Scholars of the Bible as literature since the heyday of literary criticism in the 1980s and 1990s have tended to focus on the Bible’s narratives; much less attention has been given to its significant collections of poetry. To what extent do our ideas about poetry shape our understanding of these texts? How do thinkers and poets in different eras approach the poetry of the Bible, and how do their contexts shape their expectations of what they find there? Steven Weitzman and Elaine James discuss the legacy of James Kugel’s history of ideas about biblical poetry (especially his The Idea of Biblical Poetry: Parallelism and its History [1981]). There is much to learn from how readers—ancient and modern—have read biblical poetry, related it to their own political contexts, and found in it models for new creative expressions.
Do artists have a responsibility to address social issues? Should they advocate for democratic, inclusive values? What is their role in fighting against racism, antisemitism, and inequities in our society? Dorit Jordan Dotan and Lloyd Wolf, distinguished artists and activists, discuss their mandate as expressed through their creativity.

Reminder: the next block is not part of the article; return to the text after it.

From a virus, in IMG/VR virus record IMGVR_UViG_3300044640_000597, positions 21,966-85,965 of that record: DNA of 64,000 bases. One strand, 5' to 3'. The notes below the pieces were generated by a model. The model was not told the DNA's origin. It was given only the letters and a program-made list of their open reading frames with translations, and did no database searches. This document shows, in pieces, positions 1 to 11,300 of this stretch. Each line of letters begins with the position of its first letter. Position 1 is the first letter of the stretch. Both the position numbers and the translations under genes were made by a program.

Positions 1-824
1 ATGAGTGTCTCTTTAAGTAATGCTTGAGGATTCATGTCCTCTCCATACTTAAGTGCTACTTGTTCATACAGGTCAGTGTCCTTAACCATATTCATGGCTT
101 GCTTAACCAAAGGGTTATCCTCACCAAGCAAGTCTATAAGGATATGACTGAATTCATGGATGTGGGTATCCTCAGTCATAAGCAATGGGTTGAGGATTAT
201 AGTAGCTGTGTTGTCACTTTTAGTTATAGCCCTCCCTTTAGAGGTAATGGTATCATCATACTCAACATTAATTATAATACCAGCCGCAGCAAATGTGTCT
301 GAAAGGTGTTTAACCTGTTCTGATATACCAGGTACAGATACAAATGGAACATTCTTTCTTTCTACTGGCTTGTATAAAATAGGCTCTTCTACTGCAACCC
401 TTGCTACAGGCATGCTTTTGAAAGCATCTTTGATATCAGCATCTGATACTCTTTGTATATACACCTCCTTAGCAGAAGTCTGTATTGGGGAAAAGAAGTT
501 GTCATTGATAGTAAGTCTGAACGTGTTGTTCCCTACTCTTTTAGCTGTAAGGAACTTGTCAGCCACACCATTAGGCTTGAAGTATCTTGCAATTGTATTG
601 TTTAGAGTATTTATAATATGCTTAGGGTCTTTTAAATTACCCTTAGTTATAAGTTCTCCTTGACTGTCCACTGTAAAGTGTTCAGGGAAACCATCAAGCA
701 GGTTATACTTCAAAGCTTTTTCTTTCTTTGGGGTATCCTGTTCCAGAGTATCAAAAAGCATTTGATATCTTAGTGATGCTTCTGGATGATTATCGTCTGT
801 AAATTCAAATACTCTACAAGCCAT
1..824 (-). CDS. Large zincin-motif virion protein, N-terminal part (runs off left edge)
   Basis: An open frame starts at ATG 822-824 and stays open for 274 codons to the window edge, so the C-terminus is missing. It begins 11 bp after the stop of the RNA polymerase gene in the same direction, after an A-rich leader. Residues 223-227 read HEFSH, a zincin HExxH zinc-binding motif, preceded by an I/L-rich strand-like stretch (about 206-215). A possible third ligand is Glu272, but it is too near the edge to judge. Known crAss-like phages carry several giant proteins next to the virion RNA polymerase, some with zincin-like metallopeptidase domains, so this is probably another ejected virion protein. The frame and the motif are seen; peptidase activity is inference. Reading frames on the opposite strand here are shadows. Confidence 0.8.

Dance is an important yet largely unrecognized motif in modern Jewish literature that helps us read and interpret these texts. This talk demonstrates how dance scenes in I. J. Singer’s Yiddish-language family epic Di brider Ashkenazi (The Brothers Ashkenazi)–a novel that chronicles Jewish life in Łódź–juxtapose late nineteenth-century dreams of embourgeoisement with the reality of early twentieth-century antisemitism. By examining seemingly disparate dance scenes, it is possible to gain a deeper perspective into the ways acculturation and antisemitism operate on the Polish-Jewish body.